The story of Bernie Ecclestone: From used motorcycle parts salesman to billionaire

Bernie Ecclestone closing his eyes as he arrives back in the courtroom after an ajournment, at the regional court in Munich, on Aug 5, 2014.
Bernie Ecclestone closing his eyes as he arrives back in the courtroom after an ajournment, at the regional court in Munich, on Aug 5, 2014.PHOTO: REUTERS

LONDON (BLOOMBERG) - Formula One Chief Executive Officer Bernie Ecclestone is stepping aside, marking an end to his decades-long reign over the international auto racing series.

Ecclestone, 86, will become chairman emeritus and will be replaced as CEO by former 21st Century Fox Inc. executive Chase Carey. The leadership change was announced on Monday as John Malone's Liberty Media Corp completed the acquisition of Formula One from private equity firm CVC Capital Partners Ltd.

Liberty Media wants to revive global interest in Formula One by building its digital presence and expanding in markets like the US, while retaining the circuit's loyal European fan base. The company is counting on 63-year-old Carey, a longtime veteran of the TV industry who also ran DirecTV, to rejuvenate the business as chairman and CEO.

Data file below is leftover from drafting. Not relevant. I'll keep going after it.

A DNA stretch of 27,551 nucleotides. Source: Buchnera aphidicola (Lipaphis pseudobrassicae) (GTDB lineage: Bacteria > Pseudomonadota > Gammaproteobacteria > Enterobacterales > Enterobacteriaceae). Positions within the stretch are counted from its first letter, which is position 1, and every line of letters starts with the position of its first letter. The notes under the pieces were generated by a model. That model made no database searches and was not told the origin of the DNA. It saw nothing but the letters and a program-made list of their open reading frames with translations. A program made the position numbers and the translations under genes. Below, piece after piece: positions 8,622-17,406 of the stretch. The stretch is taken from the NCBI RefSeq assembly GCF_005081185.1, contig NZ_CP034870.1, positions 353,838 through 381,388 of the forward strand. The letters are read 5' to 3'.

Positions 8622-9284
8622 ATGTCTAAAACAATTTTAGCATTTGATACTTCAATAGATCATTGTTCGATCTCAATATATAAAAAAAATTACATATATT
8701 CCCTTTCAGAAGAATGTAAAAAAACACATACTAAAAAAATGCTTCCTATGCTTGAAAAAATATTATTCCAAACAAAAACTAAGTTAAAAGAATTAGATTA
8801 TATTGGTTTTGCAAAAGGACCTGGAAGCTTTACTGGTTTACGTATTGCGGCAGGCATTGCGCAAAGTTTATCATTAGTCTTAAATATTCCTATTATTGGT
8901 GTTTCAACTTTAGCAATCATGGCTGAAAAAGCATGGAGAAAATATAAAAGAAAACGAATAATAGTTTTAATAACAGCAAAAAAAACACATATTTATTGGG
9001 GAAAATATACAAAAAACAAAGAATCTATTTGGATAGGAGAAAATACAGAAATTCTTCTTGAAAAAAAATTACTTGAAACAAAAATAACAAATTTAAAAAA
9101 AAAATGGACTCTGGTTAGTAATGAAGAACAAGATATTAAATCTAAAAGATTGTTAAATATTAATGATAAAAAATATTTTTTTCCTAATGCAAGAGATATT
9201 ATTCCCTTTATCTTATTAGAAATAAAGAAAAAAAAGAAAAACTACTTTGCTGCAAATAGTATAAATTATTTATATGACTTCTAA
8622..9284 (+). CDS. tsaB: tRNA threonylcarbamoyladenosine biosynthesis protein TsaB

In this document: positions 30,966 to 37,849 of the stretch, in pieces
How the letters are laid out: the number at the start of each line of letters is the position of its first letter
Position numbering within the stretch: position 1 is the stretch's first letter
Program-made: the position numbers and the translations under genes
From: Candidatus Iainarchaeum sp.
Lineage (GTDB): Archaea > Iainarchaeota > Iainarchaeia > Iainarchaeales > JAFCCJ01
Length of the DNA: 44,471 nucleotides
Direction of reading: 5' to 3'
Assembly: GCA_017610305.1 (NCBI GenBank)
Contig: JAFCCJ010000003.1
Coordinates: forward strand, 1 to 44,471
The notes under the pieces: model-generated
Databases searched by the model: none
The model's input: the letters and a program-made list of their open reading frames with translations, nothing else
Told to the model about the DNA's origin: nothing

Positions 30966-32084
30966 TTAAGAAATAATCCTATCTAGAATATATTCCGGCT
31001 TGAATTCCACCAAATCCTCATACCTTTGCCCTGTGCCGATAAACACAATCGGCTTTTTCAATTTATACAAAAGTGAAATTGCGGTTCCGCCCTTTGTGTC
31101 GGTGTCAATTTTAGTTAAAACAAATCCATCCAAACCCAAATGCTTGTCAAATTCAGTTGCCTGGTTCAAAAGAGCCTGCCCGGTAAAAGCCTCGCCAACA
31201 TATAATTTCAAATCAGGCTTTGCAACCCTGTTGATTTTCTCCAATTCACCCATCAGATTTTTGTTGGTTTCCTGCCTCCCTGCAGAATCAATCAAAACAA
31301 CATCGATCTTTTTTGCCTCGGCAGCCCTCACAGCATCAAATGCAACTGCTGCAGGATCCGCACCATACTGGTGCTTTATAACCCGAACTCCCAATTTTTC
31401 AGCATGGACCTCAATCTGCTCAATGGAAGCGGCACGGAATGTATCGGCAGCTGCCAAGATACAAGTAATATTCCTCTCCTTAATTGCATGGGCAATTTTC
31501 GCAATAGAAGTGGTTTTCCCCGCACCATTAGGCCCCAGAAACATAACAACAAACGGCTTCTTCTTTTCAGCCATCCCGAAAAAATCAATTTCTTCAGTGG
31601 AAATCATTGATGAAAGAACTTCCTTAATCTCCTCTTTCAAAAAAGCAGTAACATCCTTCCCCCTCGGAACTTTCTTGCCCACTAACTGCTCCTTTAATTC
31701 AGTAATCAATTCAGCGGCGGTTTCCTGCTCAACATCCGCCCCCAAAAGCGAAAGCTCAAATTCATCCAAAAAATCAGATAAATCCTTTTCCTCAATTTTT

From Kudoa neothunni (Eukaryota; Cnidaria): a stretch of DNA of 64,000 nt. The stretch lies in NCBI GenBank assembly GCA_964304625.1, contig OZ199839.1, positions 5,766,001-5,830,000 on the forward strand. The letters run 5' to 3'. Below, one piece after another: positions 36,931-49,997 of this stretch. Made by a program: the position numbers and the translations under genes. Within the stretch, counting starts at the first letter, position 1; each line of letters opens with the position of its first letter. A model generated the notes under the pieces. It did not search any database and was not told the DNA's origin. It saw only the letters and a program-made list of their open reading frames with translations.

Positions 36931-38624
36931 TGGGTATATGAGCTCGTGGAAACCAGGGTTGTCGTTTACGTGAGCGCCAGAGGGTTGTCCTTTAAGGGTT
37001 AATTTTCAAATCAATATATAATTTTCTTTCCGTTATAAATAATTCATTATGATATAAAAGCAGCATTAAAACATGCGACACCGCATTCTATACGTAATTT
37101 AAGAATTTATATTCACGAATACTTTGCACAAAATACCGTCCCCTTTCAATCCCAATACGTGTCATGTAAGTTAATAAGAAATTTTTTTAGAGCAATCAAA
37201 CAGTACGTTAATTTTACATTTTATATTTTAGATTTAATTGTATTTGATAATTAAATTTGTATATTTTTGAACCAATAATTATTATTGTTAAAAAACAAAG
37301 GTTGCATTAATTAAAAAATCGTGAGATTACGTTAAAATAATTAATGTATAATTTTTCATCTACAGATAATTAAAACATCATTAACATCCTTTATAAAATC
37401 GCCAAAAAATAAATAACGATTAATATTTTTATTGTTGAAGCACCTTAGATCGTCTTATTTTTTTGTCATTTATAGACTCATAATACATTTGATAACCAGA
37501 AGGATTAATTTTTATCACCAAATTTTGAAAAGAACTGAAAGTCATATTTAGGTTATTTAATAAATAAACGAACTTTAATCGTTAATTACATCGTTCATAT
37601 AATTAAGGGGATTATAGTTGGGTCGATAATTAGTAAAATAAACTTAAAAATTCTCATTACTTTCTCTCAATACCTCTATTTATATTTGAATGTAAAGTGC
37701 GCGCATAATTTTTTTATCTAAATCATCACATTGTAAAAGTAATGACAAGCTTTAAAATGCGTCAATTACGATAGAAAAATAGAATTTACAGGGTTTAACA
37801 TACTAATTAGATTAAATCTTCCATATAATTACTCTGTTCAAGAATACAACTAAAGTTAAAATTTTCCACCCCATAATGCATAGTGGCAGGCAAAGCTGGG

Ecclestone, once a salesman of used motorcycle parts, became a billionaire by building Formula One auto racing into a global brand.

He co-founded Formula One in 1978, selling TV and advertising rights for the series of races known as the Grand Prix.

 

He played a crucial role in negotiating the sale of the company to CVC a decade ago, when Formula One was controlled by bank lenders, principally Germany's Bayerische Landesbank.

In 2013, the Briton was charged in Germany and sued in the UK for paying a German banker to influence the sale of BayernLB's stake in Formula One. The matter ended in 2014, when Ecclestone agreed to pay a US$100 million (S$142 million) fine to settle the German case, and a London judge dismissed the suit there.

Ecclestone has been hailed for his strategic moves, like expanding the sport into new countries including Abu Dhabi, Bahrain and China.

Even into his 70s, he still personally handled negotiations with racing teams, while maintaining lucrative relationships with countries that hosted the events.

But attendance has gradually declined in some of Formula One's larger markets, such as Germany, and former executives have said the sport needs to be marketed more to younger consumers by using social media and mobile advertising.